As mentioned in the above, a yarn sensor 34 is provided in the course of the weft yarn passage between the guide 42 and the weft yarn storage drum 20. This weft yarn sensor 34, which is designed to detect or respond to a defect or faultcontained in the weft 43, such as portion whose thickness fails to fall within a specified range of upper and lower limits, may have a structure which is similar to that of a known slub catch. That is, the sensor 34 may be of photo-electric,capacitance, or air-micro type. Furthermore, the sensor 34 may be so made that it provides a yarn-defect signal the moment a yarn defect falling outside the range of limits is detected thereby. When improvement in the loom operating efficiency is ofmore importance than improvement of the fabric quality, the sensor 34 may be of a type according to which it monitors the variation in the yarn thickness for any given length thereof or for any given length of time and the yarn-defect signal is generatedwhen the integrated sum from the thickness variation for the given length exceeds a predetermined value.

On the downstream side of the weft storage drum 20 is disposed a weft yarn gripper 48 which is operated to open and close by an electromagnetic solenoid or air cylinder (not shown) for controlling the supply of a measured length of the weft yarn43 from the storage drum 20 to an air jet nozzle 49.

A blast of compressed air is ejected from the air jet nozzle 49 in timed relation with the rotation of the crankshaft 15 to insert or impel the measured length of the weft yarn 43 into an open shed which is then formed by and between the warpyarn 21. The weft yarn 43 thus carried through the shed is beaten up by the reed 25 to the previously inserted yarn. The reference numeral 66 designates a feeler which is operated electromagnetically, mechanically, or by means of fluid.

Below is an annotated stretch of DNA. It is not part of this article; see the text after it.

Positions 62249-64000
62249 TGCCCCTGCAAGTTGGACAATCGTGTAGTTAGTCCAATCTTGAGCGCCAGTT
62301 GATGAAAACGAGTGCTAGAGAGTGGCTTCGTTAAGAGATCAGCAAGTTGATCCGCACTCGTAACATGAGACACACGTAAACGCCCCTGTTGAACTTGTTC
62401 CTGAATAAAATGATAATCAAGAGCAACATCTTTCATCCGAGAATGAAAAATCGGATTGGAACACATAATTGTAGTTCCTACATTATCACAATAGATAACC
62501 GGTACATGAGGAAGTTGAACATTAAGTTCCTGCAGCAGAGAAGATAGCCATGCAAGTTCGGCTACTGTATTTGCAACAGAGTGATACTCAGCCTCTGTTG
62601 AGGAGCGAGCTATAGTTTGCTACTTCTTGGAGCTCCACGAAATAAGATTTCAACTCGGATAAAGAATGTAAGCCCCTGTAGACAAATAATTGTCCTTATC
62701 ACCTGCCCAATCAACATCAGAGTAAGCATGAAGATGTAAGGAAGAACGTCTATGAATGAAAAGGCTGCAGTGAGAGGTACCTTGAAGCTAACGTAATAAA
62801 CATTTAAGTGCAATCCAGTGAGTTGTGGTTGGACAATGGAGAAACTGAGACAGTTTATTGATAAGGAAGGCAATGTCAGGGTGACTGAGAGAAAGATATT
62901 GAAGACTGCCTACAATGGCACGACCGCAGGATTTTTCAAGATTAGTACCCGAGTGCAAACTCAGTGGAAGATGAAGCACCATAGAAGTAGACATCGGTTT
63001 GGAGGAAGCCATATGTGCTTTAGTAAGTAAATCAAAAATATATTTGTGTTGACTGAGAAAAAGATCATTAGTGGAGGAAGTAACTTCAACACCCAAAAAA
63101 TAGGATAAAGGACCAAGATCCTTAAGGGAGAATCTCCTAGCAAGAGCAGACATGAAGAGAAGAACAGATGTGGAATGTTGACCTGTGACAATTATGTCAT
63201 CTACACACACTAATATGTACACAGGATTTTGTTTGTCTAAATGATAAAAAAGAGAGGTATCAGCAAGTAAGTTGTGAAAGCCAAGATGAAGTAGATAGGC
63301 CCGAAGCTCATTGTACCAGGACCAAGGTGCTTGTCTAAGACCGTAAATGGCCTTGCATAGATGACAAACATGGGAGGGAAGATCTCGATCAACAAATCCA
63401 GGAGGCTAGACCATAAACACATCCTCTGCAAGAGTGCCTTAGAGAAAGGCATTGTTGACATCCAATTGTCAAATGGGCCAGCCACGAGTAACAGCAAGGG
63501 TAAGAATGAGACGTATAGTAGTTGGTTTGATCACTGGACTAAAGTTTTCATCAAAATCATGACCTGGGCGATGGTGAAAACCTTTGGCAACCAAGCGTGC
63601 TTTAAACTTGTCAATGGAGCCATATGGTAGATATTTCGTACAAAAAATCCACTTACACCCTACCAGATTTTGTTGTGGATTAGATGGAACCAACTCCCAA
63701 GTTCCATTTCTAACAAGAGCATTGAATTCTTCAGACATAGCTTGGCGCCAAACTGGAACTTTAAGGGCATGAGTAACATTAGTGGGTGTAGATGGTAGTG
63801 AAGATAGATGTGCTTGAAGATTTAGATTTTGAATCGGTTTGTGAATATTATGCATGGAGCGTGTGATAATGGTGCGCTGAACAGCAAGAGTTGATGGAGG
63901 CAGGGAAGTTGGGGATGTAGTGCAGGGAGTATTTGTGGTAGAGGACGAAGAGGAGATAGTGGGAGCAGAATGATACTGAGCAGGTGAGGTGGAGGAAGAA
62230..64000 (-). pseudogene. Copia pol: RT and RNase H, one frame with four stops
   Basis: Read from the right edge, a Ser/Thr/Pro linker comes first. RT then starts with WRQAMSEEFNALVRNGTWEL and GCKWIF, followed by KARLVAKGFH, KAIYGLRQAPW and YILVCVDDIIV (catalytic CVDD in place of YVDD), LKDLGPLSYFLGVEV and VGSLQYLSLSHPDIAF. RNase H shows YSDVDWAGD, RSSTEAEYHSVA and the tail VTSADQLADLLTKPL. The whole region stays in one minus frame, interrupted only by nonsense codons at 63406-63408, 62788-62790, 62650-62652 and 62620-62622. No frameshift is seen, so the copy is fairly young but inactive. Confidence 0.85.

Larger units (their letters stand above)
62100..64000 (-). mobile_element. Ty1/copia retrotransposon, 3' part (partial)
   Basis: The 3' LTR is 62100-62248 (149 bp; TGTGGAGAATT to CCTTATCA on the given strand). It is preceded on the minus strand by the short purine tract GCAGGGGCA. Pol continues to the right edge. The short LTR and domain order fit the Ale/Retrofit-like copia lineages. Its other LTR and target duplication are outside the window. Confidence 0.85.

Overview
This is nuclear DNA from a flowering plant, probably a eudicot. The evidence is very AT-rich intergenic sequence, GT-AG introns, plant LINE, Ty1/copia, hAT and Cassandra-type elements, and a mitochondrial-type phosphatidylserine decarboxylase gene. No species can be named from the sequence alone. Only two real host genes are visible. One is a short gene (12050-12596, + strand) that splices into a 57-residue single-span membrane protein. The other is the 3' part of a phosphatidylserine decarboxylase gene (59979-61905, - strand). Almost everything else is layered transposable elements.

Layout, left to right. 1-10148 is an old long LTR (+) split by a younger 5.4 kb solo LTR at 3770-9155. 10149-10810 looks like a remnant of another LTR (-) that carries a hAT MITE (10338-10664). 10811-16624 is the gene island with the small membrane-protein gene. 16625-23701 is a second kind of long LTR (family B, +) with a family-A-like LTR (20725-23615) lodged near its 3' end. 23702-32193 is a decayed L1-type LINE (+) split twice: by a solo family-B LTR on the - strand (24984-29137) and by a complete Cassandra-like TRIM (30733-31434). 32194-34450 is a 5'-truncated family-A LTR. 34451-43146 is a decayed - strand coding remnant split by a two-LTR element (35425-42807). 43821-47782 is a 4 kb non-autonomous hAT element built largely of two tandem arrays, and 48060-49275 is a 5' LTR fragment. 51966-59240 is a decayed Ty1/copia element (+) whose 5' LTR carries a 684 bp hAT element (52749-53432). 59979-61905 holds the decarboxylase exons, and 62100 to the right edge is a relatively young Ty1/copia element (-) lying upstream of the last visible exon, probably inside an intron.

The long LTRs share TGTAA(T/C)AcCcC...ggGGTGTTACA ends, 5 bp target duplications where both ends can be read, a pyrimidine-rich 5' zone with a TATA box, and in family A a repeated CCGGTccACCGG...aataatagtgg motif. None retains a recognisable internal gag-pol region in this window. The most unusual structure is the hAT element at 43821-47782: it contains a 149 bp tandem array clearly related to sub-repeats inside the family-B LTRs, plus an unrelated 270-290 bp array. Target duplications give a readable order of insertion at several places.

Between the air jet nozzle 49 and a selvage of the woven fabric 33 on the side closer to the nozzle 49 is arranged an ejector-type suction tube 61, and reciprocating member 62 such as an air cylinder or an electromagnetic solenoid is connected tothe suction tube 61 in such a way that the reciprocating motion of the member 62 may be imparted thereto. By the operation of the reciprocating member 62, a guide plate 63 attached to the tip end of the suction tube 61 is caused to move between itsinoperative position where it is placed away from the passage of the weft yarn 43 discharged out from the air jet nozzle 49 and its operative position (shown in FIG. 2) where it lies so as to intersect the passage. In the operative position of the guideplate 63, suction is developed in the suction tube 61 and, therefore, the weft yarn which is about to enter the shed is deflected by the guide plate 63 into the tube under the influence of the suctioning effect therein. In FIG. 2, the reference numeral64 designates a weft yarn cutter arranged adjacent to the tip end of the air jet nozzle 49 for cutting the weft yarn; and the numeral 65 a valve for controlling the air flowing into the ejector-type suction nozzle 61.